When it comes to buying a used or second hand car, it is always “buyer beware.” You never really know until you take a vehicle home if you’ve bought a solid and reliable car or if you’ve got a lemon on your hands. That said, there are some telltale signs you can look for that will let you know that the car you’re considering might not be worth the risk. It is possible to spot a lemon before you shell out your hard earned cash, provided that you know the signs. Here to help are 10 warning signs you should look for to tell you whether the car you want to buy is a lemon.
10. Uneven Tire Tread
Tires on a car tell a story. If a car has been properly maintained, then the tires should have been rotated regularly or all season tires should have been swapped out for winter tires. These events should have ensured that the tread on the tires wore evenly. If the tread wear on the tires is uneven, or worse on certain tires than others, it likely indicates that the tires were never rotated or changed with the advent of winter or arrival of spring.
This should be a sign that the car was not properly cared for. Worst case scenario, uneven tire wear could indicate that the car needs an expensive front end alignment job. Either way, uneven tire tread is never a good sign on a car regardless of its age. If you see uneven tire wear, your Spidey-sense should start tingling and you should start asking a lot of questions.
9. Strong Smells
When it comes to evaluating a car, it is best to use all of your senses. Don’t just rely on what you can see with your eyes. Trust your sense of smell as well. If you test drive a car and end up smelling something funny, pay attention. It is likely a sign that something is leaking or burning (or both) underneath the hood.
Sometimes the smell is obvious, such as the smell of burnt oil. Other times, it is more difficult to identify exactly what a particular smell is. But the bottom line is that if the car is functioning properly, you should not smell anything from the car. Any weird or unusual scent is a tip off that something is not as it should be with the car – notably the engine. That is never good. At the very least, a strong smell should prompt you to investigate further underneath the hood.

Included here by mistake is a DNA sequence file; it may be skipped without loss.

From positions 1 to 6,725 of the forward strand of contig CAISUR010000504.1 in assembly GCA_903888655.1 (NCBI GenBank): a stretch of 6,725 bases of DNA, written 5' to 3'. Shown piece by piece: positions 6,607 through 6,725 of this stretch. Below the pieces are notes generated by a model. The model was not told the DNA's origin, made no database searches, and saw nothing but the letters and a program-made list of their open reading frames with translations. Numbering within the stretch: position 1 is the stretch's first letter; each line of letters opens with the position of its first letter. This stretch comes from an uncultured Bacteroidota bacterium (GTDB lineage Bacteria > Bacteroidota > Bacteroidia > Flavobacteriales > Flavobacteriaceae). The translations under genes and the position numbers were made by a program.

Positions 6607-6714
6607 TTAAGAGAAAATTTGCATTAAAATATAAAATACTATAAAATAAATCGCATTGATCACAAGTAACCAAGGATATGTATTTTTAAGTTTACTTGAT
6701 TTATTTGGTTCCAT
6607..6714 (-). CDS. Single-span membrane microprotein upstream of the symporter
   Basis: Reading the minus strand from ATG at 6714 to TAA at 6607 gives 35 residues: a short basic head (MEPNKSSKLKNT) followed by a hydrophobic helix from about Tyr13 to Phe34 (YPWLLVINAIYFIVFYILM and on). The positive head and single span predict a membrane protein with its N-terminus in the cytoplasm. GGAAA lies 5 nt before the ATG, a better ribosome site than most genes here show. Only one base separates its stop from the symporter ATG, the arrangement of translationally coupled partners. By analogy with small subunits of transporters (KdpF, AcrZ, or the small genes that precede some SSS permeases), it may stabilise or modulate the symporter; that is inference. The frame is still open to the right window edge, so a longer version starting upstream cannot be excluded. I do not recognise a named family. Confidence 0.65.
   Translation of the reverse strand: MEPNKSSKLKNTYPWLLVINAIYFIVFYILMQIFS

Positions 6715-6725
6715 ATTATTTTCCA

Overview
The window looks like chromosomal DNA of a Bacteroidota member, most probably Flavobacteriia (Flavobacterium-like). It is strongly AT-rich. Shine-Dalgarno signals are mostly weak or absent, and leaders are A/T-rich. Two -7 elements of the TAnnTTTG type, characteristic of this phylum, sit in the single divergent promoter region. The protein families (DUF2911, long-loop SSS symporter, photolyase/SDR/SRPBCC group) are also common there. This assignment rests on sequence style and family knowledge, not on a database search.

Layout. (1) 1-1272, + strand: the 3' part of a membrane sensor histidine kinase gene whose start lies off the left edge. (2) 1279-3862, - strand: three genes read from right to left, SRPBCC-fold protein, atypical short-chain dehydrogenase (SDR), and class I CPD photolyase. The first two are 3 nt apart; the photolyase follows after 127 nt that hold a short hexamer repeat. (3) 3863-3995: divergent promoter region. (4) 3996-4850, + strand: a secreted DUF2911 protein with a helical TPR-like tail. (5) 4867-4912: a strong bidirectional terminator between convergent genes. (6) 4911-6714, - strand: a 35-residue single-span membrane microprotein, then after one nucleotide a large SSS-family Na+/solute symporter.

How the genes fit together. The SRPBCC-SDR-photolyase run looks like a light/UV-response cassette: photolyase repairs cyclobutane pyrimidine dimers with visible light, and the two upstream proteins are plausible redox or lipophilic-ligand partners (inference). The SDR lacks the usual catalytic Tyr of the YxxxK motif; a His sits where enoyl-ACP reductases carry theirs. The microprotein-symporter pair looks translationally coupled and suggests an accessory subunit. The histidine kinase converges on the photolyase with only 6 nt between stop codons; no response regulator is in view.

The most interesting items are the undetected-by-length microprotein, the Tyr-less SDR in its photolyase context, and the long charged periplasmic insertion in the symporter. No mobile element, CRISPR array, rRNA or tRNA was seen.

8. Stiff Bumper
One of the most expensive repairs for a vehicle involves the suspension. The suspension on any car is critically important and can get knocked out of alignment quite easily. A quick and easy way to test the suspension on a car you are appraising is with what’s called the “bumper test.” As you walk around the car, stop and push down on the bumper – both at the front and back.
A car that has a suspension in good working order will bounce up and down once or twice. If, however, the car does not bounce, the bumper feels stiff, or you encounter resistance when you push down on it, it could be a sign that the car’s suspension is out of whack. That might mean an expensive repair bill in your future, if you still choose to buy the car. A stiff bumper, in any situation, is never good.
7. Window and Lock Problems
Automatic windows and door locks are standard in most vehicles today. Those windows and doors that slide down and open with the touch of a button are powered by the car’s electrical system. If there are any problems with the windows or locks, it likely is an indication that there is a problem with the car’s electrical system.
Should a window only roll down halfway or the door not lock and unlock as it should, then it could be a sign that there is an issue with the electrical system in the vehicle you’re considering. While there may only be a problem with one window at the moment, chances are the issue will only worsen with time. Plus, you’ll likely have to pay a mechanic a lot of money to try and identify the exact problem with the car’s electrical wiring. Checking the automatic windows and locks yourself is a simple test you can do to identify a potentially complicated problem.
6. Low Oil Content
It takes only a second to check the dip stick in your car to see what level the oil is at. If the level is low, it could be that the previous owner just didn’t top up the oil that often. Or it could be a sign that there is an oil leak in the engine, which is a serious problem. You can add a liter of oil yourself to the car for about $5. Wait and see if the oil level drops quickly. If yes, then you definitely have a problem on your hands.